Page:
Meet the candidates for Grand Junction City Council |

Meet the candidates for Grand Junction City Council

Sharon Sullivan
Courtesy Photo
Staff Photo |

Contact your Council representatives

Citizens may call 970-244-1504 to leave a message in the city council voicemail box, or contact councilors individually by visiting and click on “contact city council members” for individual e-mail addresses.

Grand Junction City Council will vote next week for a new city councilor to fill the vacancy left by Harry Butler who died unexpectedly June 2.

Pending approval from Mayor Sam Susuras, the date for the open meeting at Grand Junction City Hall, 250 N. Fifth St., is Wednesday, July 10. An informal meet and greet with the candidates will take place in the break room at 5 or 5:30 p.m. (exact time has not been set) with the regular meeting where council will vote starting at 6 or 6:30 p.m.

Five candidates submitted their resumes and letters of interest regarding the District E council seat. They are Teresa Black, Ken Harris, Duncan McArthur, Les Miller and Martha Barrett Scott. The candidate appointed will serve until the next regular election in April 2015.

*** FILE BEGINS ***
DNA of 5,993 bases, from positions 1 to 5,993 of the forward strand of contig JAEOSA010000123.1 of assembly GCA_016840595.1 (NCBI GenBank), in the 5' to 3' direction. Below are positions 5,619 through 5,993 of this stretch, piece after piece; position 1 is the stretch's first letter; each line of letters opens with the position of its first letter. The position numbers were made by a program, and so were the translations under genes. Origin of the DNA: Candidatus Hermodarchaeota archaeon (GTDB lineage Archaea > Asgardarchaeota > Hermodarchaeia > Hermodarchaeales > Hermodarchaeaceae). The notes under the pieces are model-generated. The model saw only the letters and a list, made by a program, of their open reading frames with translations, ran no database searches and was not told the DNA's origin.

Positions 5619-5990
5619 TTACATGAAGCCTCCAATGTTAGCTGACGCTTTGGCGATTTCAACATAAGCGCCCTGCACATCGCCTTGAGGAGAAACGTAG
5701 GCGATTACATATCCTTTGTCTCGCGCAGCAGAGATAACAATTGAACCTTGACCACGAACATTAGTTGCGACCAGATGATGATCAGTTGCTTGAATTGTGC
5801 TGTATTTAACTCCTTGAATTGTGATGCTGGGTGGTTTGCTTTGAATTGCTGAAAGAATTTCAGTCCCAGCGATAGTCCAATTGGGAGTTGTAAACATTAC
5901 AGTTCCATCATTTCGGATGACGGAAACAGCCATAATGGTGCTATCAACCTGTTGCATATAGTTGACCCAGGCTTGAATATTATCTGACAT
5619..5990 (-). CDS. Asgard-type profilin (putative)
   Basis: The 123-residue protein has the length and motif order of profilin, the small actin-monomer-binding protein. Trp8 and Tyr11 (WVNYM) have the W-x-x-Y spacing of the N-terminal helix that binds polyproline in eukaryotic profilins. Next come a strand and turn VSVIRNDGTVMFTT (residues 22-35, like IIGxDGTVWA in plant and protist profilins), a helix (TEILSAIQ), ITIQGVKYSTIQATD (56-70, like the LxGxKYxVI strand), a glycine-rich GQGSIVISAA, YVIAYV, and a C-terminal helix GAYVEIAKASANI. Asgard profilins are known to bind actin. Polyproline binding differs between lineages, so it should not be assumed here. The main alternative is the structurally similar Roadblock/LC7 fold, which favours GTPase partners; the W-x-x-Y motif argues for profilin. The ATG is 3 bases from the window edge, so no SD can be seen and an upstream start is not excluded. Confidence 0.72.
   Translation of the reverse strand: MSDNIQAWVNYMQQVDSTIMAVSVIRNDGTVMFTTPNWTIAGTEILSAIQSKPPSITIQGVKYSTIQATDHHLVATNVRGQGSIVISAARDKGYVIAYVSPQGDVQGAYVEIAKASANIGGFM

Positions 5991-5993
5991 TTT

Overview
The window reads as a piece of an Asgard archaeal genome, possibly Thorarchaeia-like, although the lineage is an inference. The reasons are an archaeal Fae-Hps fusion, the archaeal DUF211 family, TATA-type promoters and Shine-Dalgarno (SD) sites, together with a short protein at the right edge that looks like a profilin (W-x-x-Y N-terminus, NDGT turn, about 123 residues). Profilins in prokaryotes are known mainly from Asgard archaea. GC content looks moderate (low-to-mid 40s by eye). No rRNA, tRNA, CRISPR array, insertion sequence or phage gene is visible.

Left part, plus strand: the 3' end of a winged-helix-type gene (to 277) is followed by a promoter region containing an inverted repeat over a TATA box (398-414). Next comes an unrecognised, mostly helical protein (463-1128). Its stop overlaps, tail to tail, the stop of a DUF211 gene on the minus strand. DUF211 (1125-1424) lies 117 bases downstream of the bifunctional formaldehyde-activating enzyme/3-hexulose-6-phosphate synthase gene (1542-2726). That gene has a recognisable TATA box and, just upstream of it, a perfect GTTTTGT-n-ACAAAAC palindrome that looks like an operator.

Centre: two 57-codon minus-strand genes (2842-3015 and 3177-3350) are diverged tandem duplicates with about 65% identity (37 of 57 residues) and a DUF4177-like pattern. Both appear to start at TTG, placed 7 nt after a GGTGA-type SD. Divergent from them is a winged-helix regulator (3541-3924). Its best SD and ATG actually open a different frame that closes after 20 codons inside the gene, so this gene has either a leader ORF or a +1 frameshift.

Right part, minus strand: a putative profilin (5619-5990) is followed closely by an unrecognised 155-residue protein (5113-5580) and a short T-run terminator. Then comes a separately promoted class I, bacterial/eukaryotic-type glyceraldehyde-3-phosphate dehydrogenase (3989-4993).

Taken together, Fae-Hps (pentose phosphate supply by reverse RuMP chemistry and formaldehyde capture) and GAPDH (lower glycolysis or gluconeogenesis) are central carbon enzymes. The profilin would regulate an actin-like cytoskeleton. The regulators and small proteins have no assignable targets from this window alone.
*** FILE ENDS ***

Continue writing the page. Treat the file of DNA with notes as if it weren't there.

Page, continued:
Here’s an introduction to each candidate:

Teresa Black

Black currently works as regional director for the Alzheimer’s Association, Colorado chapter. Prior to that, Black worked as executive director of the Homeward Bound of the Grand Valley homeless shelter.

Black, 39, also serves as a U.S. Air Force Reservist. She and her husband travel to Colorado Springs once a month for training and two weeks annually, where her unit takes care of cargo and passengers on cargo aircraft, she said.

Black said she has time to get involved in local government now that her youngest child is a teenager.

“I have a vested interest this being my hometown to see it grow and prosper and not repeat the past boom and bust cycle,” Black said.

Black earned a Master’s degree from Colorado Mesa University in business in 2005.

Regarding the Avalon Theatre improvements, Black said, “I have some concerns about the direction of the Avalon. I’m torn between the need to preserve a local landmark, a vital part of downtown and the city supporting it as it has. It needs to be self-supporting.”

Black said she wants people to know that she is a registered Independent. “I don’t affiliate with any (political) party,” Black said. “My opinion of government is we need to represent the interests of all people.”

Ken Harris

Grand Junction native Ken Harris is running for council in part because he’s “fair minded and a good listener,” he said.

“I stay current on city topics by reading the local newspapers.”